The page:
When I grew up here in the deep South, we did not have ac. The schools did not have ac. There were times as a child I literally cried myself to sleep at night from being so hot. But woke up to a new day every morning.
    We went to school barefoot in the warm weather and I'm female. Girls did too. It helped you stay cooler. Now I keep bottles of water in the freezer for power outages which come all too frequently.
    Back to school in the " good old days" . The heat didn't always work at school either, or work well enough. My coat stayed behind me in my desk where I could snuggle into it if I got cold. Everyone else had their coats with them too.
    There were no free school lunches. Or breakfasts. No snacks. You brought whatever you ate during the day or paid for it. I saw some other children who brought bread and nothing else.
    If todays kids had to go to school with such "hardships", their parents would be up in arms.

    We are all so used to comforts of heat and air and whatever food we want or going where we want when we want it's hard to adjust. It really is.
    My parents only grocery shopped once a month and fought over how much was spent. The budget was for flour, meal, salt, coffee, sugar and rarely much else. Bread for sandwiches to go to school with during school months. The freezer was full of things we grew or raised or hunted. And we always ate well. We ate meat o Sundays

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  11. Retired and an annual increase of no more than 3%. Last years was 1.9%. If my math is correct, I'm falling behind.

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  12. I paid .79 cents per lb. yesterday for chicken leg quarters..bought 10lbs. I will make a couple of gallons of broth and can the chicken. I'm 78 and I'm thinking about going back to work, I can still walk and talk and cogitate numbers. When I go to our local market, there are few young people working, most are older people; not as old a I am, but still of retirement age. Our Dollar General closes early or sometimes doesn't open at all because there's no one to man the register or stock the shelves.. A tsunami of heartbreak is heading our way, so just keep on getting ready.. every little thing you can put up or put away will help.. food to clothing to seeds to car parts ...whatever you can buy ... money will be worthless very soon, think about barter products. Sorry, enough of this old geezer's thought. God Bless and good luck.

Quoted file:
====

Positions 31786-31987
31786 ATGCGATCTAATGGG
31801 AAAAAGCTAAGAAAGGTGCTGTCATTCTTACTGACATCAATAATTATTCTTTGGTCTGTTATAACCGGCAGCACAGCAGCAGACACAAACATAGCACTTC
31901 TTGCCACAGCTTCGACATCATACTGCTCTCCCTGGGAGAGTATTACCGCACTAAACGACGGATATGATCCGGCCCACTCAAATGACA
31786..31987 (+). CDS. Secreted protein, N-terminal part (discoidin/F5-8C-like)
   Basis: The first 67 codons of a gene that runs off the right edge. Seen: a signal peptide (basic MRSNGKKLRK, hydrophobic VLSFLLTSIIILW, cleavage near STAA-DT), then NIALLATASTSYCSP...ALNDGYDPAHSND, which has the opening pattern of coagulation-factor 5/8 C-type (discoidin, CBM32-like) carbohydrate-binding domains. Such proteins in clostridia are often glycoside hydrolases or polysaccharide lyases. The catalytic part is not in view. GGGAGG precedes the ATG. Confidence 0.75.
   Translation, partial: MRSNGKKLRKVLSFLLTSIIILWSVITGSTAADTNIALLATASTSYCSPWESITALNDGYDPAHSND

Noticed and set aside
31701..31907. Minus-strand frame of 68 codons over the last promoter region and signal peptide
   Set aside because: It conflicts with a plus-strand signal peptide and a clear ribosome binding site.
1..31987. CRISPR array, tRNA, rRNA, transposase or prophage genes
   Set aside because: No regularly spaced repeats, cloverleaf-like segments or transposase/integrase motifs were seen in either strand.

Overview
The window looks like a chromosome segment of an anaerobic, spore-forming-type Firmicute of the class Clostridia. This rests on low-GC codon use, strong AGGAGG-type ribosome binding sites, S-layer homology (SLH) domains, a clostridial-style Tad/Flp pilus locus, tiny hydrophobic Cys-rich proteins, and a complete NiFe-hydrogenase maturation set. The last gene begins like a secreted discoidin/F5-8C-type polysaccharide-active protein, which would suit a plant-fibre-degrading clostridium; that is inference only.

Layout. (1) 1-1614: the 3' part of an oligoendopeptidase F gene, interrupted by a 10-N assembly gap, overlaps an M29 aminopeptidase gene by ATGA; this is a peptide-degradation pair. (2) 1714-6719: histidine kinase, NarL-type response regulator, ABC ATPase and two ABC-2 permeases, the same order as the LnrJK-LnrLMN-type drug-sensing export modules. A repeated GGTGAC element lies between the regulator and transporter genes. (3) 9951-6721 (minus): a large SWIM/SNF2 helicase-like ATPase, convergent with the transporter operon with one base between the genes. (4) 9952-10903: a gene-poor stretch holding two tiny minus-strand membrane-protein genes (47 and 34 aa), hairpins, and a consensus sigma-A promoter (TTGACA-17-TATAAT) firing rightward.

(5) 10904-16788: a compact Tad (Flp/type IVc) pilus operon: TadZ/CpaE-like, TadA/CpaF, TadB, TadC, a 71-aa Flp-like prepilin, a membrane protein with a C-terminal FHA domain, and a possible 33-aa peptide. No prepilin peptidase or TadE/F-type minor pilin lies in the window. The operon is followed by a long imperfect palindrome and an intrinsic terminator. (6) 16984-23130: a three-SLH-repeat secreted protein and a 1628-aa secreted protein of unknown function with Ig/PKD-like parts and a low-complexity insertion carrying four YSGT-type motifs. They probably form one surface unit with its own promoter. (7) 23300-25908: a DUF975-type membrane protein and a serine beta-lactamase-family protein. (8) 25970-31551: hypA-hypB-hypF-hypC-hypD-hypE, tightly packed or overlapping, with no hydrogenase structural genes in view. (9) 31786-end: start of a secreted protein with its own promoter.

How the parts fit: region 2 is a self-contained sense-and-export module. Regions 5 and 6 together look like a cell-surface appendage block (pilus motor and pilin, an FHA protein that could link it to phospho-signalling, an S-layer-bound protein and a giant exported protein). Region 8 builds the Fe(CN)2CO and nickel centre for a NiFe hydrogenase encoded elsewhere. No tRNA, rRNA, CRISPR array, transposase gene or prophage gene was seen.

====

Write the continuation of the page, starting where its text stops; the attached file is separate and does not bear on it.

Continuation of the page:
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  13. If some people are determined to go 'off the grid', then doing so means not going to a store to "buy" chicken ... then go home and can it. Going completely off the grid means raising chickens, killing them like my grandmother did, de-feathering them, boiling them ... and then doing what was necessary with them. Eating, canning, etc. That is true OFF THE GRID. Don't complain about the price of chicken when you can raise them yourself. My grandmother also made her own butter, did not have a washing machine (used a board) and always made sure her 7 children had clean clothes, didn't have a vacuum cleaner but her floors were spotless from scrubbing them on her hands and knees. Now days, when most people say they are living off the grid, they really are not. They are still living with extreme luxuries my grandparents never imagined.

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    1. Obviously this article is not about being "off the grid". Preparing doesn't mean being off the grid. It means being prepared for whatever you see coming at you.

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  14. I sat down recently and pulled four years' worth of bill and grocery history. Our house hasn't changed nor has our consumption (kept the same house temp, buy the same foods, no major purchases, etc.). I wanted to see if I could determine if there was an annual price increase in any of our expenses. The first three years were fairly steady year over year. Then starting in late 2020/early 2021, an uptick began. Slowly all of these costs have risen. I noted an average increase of 10% minimum but some expenses jumped by more than 45%. One expense increasing is manageable. However, as the expenses across the board rise, things get far trickier to manage. Compounding the increase in our expenses, our income has been stagnant across these same years. Therefore, we are being squeezed between significant increases in our expenses while our income is flat and arguably declining. The numbers are stark for us and we are actively putting in corrective measures. However, it is a frustrating set of circumstances. We have tried to do “all the right things” but now we feel like we are being forced to make decisions we wouldn’t otherwise make.
    We also have a close set of aging relatives we are keeping a watchful eye on. In years past we have seen what tightened economic circumstances can bring people to decide to do – eat less, skip meals entirely, cut medication dosages in half or more to “stretch” these medications, skip doctor’s appointments, turn off their heating or cooling sources, etc. Decisions which individually seem harmless or with minimal consequences but long term these strategies can cause even more problems.
    We have worked hard to budget and to manage our money but we are growing more concerned. What previously seemed manageable feels like it is spiraling out of our control, putting us in a reactionary position, wondering how low will it all go, where will it end?